security: request/require password change every X days/weeks/months

zozo
Posted:
in General Discussion edited January 2014
Not sure if this is more of a MacOS X topic... but...



A feature I find annoying, but useful, on our corporate Novell Network is that every 3 months or so it tells us that we have to change our password and that we have 10 grace logins before it becomes obligatory.



Its annoying, but good practice.



Is there any way to enable such a function in OSX (via OSX Server or via 3rd party software)?

Comments

  • Reply 1 of 3
    jlljll Posts: 2,709member
    It's possible through Mac OS X Server and managed users.
  • Reply 2 of 3
    talksense101talksense101 Posts: 1,737member
    OS X 10.3 server uses OpenDirectory. This extract is from the Apple documentation of the Opendirectory administration.

    Quote:

    Password Policies

    Both Kerberos and Open Directory Password Server enforce password policies. For example, a user?s password policy can specify a password expiration interval. If the user is logging in and Open Directory discovers the user?s password has expired, the user must replace the expired password. Then Open Directory can authenticate the user.

    Password policies can disable a user account on a certain date, after a number of days, after a period of inac tivity, or af ter a number of failed login att empts. Password policies can also require passwords to be a minimum length, contain at least one letter, contain at least one numeral, differ from the account name, differ from recent passwords, or be changed periodically. Open DIrectory applies the same password policy rules to Open Directory Password Server and Kerberos, except that Kerberos does not support all the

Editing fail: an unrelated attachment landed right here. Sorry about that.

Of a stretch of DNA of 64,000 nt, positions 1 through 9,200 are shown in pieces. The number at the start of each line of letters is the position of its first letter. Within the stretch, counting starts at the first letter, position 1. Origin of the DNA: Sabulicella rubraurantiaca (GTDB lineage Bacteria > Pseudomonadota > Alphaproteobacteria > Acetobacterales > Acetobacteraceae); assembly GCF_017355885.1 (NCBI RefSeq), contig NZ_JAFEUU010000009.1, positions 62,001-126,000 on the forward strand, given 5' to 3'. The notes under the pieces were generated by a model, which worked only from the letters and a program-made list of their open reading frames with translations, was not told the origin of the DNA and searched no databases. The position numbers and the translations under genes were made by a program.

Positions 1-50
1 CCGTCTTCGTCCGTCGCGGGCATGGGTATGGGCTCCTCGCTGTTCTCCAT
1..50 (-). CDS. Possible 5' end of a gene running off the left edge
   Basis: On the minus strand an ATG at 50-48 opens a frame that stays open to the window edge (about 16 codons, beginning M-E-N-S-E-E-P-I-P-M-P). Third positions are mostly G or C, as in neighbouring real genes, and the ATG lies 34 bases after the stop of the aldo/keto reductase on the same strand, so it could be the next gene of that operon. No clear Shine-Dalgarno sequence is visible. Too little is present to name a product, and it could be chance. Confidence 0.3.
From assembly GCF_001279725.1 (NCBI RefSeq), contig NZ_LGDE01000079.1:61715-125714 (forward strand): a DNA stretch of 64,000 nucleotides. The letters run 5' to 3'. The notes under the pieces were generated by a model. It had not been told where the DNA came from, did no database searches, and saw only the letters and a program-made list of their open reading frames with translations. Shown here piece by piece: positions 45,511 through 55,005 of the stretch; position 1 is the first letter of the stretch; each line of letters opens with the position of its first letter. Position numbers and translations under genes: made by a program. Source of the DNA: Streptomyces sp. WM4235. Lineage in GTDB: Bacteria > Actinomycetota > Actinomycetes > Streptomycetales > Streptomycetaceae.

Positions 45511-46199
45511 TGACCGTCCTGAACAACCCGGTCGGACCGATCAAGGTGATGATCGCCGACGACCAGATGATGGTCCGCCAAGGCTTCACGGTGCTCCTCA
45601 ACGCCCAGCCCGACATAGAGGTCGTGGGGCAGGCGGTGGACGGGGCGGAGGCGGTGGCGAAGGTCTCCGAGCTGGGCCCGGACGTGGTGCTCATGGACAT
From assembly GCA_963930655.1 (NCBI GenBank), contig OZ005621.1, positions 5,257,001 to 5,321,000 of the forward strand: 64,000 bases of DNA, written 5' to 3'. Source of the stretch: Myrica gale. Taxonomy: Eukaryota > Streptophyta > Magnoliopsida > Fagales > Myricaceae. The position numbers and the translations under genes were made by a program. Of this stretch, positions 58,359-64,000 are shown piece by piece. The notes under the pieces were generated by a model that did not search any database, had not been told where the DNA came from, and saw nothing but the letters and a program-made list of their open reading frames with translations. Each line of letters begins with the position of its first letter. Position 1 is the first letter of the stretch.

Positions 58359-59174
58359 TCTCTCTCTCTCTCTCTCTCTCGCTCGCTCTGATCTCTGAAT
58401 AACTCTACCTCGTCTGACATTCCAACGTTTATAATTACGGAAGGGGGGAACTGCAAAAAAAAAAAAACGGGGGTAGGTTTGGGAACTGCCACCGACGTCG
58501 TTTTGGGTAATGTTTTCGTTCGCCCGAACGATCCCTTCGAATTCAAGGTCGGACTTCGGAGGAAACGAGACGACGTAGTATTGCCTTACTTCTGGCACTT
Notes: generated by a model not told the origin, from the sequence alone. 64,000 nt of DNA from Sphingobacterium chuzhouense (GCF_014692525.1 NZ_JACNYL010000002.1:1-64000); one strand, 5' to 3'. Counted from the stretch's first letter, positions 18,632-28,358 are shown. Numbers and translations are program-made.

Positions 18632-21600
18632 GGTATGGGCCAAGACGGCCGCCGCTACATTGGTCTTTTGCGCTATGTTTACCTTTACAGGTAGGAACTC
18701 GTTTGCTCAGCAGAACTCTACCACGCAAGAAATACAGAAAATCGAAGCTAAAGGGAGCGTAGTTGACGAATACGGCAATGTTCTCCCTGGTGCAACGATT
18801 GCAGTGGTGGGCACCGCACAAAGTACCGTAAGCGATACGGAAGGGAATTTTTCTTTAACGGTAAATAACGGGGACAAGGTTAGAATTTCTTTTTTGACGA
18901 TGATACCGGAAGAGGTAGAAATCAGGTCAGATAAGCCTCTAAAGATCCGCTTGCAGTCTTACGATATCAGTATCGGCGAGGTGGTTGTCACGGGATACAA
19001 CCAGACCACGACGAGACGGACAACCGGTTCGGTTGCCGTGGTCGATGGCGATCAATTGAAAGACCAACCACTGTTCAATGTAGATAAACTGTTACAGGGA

rules.

    Password policies do not affect administrator accounts. Administrators are exempt from password policies because they can change the policies at will. In addition, enforcing

    password policies on administrators would subject them to denial-of-service attacks.



  • Reply 3 of 3
    gongon Posts: 2,437member
    Strong passwords are good security practice. Password strength is at odds with ease of remembering.

    Different passwords for different systems / networks are good security practice.

    Keeping things in your head, not on paper, is good security practice.



    Few people are capable of reliably remembering four or five strong passwords and inventing totally new ones every three months. This is why I hate mandatory password changing, and sort of circumvent it by recycling my random-junk passwords between systems that I consider "equally secure". I'm sure the average user, when faced with this situation, will throw his hands up and 3M the passwords on his desk, use a predictable way to generate all his passwords (as long as password strength checkers allow it), or do like I do.



    Physical tokens make sense. One-time password list on paper makes sense. I have yet to hear one good explanation for mandatory password changing when these other options exist.
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